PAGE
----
Republican leaders in the Legislature are leaning toward a property tax reduction as a way of reducing state revenues by $19 million - the amount of tax relief recommended by GOP Gov. Norm Bangerter.
Bangerter himself hasn't taken a stand on where the tax cut should come. He says he wants a full public debate on the issue before announcing his preference.Trouble is, in typical legislative fashion, there isn't a great deal of public debate. At least not yet.
The debate is taking place in closed-door Republican caucuses or in private GOP leadership meetings.
In the early stages of the Legislature that's understandable. The Republicans have to get their ducks in a row, and have to sound out the political pitfalls of various tax cuts.
Tax protest leaders like Merrill Cook and Greg Beesley want the sales tax removed from food. They threaten another initiative petition drive if lawmakers refuse.
Some Democratic and Republican legislators also want to have the sales tax removed from food.
But politically speaking, that probably won't happen.
First of all, many old-guard Republicans, especially Bangerter, don't want to do anything Cook wants.
Cook jumped from the Republican Party last spring and ran an independent campaign against Bangerter, drawing a number of conservative votes from the governor.
Even though Bangerter ultimately won re-election, many believe it would have been an easier race for the governor without Cook sniping at his right flank.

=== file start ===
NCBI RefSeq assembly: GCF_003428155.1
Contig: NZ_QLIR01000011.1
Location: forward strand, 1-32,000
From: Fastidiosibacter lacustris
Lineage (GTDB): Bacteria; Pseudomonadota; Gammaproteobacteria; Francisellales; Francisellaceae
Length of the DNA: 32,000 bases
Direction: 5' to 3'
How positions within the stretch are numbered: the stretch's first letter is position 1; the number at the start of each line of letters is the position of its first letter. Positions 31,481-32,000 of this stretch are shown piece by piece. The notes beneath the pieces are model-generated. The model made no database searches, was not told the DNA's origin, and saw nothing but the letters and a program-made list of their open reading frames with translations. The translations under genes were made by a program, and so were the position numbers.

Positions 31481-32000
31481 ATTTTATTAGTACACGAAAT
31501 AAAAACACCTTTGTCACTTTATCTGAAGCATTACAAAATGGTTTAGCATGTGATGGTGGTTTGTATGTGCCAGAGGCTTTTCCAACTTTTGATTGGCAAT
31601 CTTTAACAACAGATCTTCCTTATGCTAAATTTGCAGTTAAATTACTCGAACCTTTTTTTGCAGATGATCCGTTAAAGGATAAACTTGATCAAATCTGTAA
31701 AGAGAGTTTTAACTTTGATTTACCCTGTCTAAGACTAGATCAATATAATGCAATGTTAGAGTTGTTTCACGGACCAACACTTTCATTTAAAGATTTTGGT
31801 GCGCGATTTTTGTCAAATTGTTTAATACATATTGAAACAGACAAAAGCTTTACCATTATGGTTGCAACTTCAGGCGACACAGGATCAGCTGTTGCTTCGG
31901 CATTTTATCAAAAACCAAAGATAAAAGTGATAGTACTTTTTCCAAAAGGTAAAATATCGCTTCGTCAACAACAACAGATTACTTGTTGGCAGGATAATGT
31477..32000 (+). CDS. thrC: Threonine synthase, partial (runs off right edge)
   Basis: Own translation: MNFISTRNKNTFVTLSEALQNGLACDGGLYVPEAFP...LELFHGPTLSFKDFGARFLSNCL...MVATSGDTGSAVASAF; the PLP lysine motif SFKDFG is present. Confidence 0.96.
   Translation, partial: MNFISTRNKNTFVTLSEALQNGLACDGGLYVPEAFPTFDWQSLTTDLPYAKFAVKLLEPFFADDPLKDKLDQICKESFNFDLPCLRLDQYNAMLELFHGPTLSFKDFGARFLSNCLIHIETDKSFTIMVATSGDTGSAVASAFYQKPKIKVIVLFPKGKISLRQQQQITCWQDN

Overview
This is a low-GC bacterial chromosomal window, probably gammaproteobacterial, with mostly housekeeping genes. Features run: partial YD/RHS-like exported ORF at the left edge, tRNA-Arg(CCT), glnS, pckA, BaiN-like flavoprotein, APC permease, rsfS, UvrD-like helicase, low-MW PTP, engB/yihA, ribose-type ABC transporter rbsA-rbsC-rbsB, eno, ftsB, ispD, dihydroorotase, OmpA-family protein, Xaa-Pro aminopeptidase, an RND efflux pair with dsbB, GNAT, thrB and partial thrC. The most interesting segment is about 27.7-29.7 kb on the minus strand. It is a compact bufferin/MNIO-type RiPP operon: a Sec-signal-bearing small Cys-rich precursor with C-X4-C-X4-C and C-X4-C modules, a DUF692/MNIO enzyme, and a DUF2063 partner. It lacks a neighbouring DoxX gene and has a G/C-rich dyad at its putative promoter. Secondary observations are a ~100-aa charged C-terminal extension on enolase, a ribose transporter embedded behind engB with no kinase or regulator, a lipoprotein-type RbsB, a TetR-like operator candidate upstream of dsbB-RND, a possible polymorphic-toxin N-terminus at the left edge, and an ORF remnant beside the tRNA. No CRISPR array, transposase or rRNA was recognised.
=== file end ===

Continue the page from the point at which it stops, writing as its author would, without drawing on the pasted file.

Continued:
Second,the majority Republicans in the House and Senate don't want the tax protesters and Democrats setting the agenda for the most important issue of the session - tax relief.
Third, while no tax is liked, the sales tax is the most accepted tax, polls show. The property tax is the most hated tax. Thus, it makes sense to trim the most disliked tax and thus get the most favorable public reaction.
Some Republicans, especially in the Senate, want to restore more of the federal income tax deduction to Utah's state income tax returns.
Bangerter was even leaning that direction before the session started.
But that is a political hot potato. While the deduction for federal taxes paid helps everyone who pays federal and state income taxes, it clearly helps well-to-do Utahns more than low-income citizens.
Democrats love to call the deduction "the rich man's tax break."
Republicans are sensitive to that charge and may well stay away from increasing that deduction as a means of returning the $19 million.
The problem with cutting the state-mandated property tax for schools is that Bangerter has said he also wants to freeze property tax rates.
If the governor comes forward with that plan this session - and his top aides say he will - then local governments and schools get a double hit.
That may be too much for most legislators to swallow.
So the great tax debate will continue in the Legislature - sometimes in the open, sometimes behind closed doors.
Don't expect a decision until the final week of the session.